Aliases for MMP26 Gene
External Ids for MMP26 Gene
Previous GeneCards Identifiers for MMP26 Gene
Proteins of the matrix metalloproteinase (MMP) family are involved in the breakdown of extracellular matrix in normal physiological processes, such as embryonic development, reproduction, and tissue remodeling, as well as in disease processes, such as arthritis and metastasis. Most MMP's are secreted as inactive proproteins which are activated when cleaved by extracellular proteinases. The encoded protein degrades type IV collagen, fibronectin, fibrinogen, casein, vitronectin, alpha 1-antitrypsin, alpha 2-macroglobulin, and insulin-like growth factor-binding protein 1, and activates MMP9 by cleavage. The protein differs from most MMP family members in that it lacks a conserved C-terminal protein domain. [provided by RefSeq, Jul 2008]
GeneCards Summary for MMP26 Gene
MMP26 (Matrix Metallopeptidase 26) is a Protein Coding gene. Diseases associated with MMP26 include endometrial cancer and arthritis. Among its related pathways are GPCR Pathway and Integrin Pathway. GO annotations related to this gene include metalloendopeptidase activity. An important paralog of this gene is MMP2.
UniProtKB/Swiss-Prot for MMP26 Gene
May hydrolyze collagen type IV, fibronectin, fibrinogen, beta-casein, type I gelatin and alpha-1 proteinase inhibitor. Is also able to activate progelatinase B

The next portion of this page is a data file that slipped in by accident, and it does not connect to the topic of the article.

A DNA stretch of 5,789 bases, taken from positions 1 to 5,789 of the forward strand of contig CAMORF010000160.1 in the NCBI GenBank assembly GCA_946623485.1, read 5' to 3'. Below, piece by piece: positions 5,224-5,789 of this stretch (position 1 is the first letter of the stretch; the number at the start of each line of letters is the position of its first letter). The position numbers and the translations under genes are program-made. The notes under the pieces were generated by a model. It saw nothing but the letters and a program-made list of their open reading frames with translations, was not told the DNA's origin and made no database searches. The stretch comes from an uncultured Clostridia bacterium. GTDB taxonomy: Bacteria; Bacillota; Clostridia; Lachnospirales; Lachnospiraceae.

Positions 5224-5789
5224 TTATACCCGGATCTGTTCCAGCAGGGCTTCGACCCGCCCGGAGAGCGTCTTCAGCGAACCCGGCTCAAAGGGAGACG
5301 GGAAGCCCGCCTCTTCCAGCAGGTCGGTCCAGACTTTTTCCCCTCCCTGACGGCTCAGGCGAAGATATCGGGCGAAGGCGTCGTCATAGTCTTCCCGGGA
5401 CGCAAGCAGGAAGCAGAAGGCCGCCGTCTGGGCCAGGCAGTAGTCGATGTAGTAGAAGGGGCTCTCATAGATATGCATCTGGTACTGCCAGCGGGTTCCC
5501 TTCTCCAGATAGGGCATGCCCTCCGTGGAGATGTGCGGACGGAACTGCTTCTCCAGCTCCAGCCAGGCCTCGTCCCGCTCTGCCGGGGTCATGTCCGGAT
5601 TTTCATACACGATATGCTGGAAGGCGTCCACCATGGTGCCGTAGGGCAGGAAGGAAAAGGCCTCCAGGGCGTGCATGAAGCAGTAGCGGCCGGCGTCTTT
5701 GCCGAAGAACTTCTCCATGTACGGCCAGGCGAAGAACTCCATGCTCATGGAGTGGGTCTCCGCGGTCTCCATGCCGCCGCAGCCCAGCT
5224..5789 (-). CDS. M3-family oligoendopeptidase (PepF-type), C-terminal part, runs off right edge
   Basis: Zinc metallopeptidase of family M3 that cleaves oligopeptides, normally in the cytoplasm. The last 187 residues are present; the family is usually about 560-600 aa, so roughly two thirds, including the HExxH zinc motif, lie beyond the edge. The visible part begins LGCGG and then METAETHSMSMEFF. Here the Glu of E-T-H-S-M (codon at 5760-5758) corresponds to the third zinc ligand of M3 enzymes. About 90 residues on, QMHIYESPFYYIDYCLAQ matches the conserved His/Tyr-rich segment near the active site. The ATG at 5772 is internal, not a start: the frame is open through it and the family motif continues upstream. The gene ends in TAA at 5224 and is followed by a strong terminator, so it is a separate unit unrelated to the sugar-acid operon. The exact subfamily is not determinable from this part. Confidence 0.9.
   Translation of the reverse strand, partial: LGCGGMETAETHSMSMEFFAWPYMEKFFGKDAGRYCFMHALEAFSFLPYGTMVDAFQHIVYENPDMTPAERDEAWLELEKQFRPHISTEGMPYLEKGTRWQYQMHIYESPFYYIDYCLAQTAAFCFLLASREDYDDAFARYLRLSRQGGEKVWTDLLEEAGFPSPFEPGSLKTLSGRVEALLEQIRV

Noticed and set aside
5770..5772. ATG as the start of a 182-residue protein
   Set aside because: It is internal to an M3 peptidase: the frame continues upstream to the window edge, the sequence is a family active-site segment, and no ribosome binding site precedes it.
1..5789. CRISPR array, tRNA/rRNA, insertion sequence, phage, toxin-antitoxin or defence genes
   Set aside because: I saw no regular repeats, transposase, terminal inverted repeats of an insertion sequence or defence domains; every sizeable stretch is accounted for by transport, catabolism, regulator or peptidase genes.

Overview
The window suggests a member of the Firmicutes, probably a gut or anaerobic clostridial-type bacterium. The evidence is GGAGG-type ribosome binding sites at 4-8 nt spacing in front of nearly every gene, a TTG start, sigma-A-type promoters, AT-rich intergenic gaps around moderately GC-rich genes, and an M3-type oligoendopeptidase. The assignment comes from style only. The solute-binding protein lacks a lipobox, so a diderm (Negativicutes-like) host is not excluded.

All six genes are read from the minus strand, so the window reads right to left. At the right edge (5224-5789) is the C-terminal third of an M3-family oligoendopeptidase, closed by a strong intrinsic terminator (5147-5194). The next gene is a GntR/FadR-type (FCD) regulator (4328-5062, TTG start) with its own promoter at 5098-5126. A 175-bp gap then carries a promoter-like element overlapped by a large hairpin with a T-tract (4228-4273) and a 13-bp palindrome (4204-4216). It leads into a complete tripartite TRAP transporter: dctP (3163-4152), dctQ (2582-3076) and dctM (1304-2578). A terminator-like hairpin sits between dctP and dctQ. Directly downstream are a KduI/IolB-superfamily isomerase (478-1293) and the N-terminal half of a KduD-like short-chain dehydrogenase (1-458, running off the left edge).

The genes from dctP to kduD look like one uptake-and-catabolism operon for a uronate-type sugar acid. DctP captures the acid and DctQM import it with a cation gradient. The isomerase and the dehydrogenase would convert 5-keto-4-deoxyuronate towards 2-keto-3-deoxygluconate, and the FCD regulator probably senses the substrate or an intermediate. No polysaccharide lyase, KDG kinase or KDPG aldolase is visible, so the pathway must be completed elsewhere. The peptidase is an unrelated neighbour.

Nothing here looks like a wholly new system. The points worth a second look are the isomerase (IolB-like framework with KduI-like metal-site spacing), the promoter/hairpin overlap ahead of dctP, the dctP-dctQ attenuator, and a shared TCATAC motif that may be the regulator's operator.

Matrix metalloproteases (matrix metalloproteinase, MMPs), also called matrixins, are zinc-dependent endopeptidases that are the major proteases involved in ECM degradation. MMPs are capable of degrading a wide range of extracellular molecules and a number of bioactive molecules. 24 matrixin genes have been identified in humans, which can be organized into six groups based on domain organization and substrate preference: Collagenases (MMP-1, -8 and -13), Gelatinases (MMP-2 and MMP-9), Stromelysins (MMP-3, -10 and -11), Matrilysin (MMP-7 and MMP-26), Membrane-type (MT)-MMPs (MMP-14, -15, -16, -17, -24 and -25) and others (MMP-12, -19, -20, -21, -23, -27 and -28). MMP activity is regulated by two major endogenous inhibitors: alpha2-macroglobulin and tissue inhibitors of metalloproteases (TIMPs). MMPs play a central role in cell proliferation, migration, differentiation, angiogenesis, apoptosis and host defences. Dysregulatoin of MMPs has been implicated in many diseases including arthritis, chronic ulcers, encephalomyelitis and cancer. Tumour metastasis is a multistep process involving the dessemination of tumor cells from the primary tumor to secondarys at a distant organ or tissue. One of the first steps in metastasis is the degradation of the basement membrane, a process in which MMPs have been implicated. MMPs are secreted by tumor cells themselves or by surrounding stromal cells stimulated by the nearby tumor. Numerous studies have linked altered MMP expression in different human cancers with poor disease prognosis. MMP-1, -2, -3, -7, -9, -13 and -14 all have elevated expression in primary tumors and/or metastases. Synthetic or natural inhibitors of MMPs result in inhibition of metastasis, while up-regulation of MMPs led to enhanced cancer cell invasion.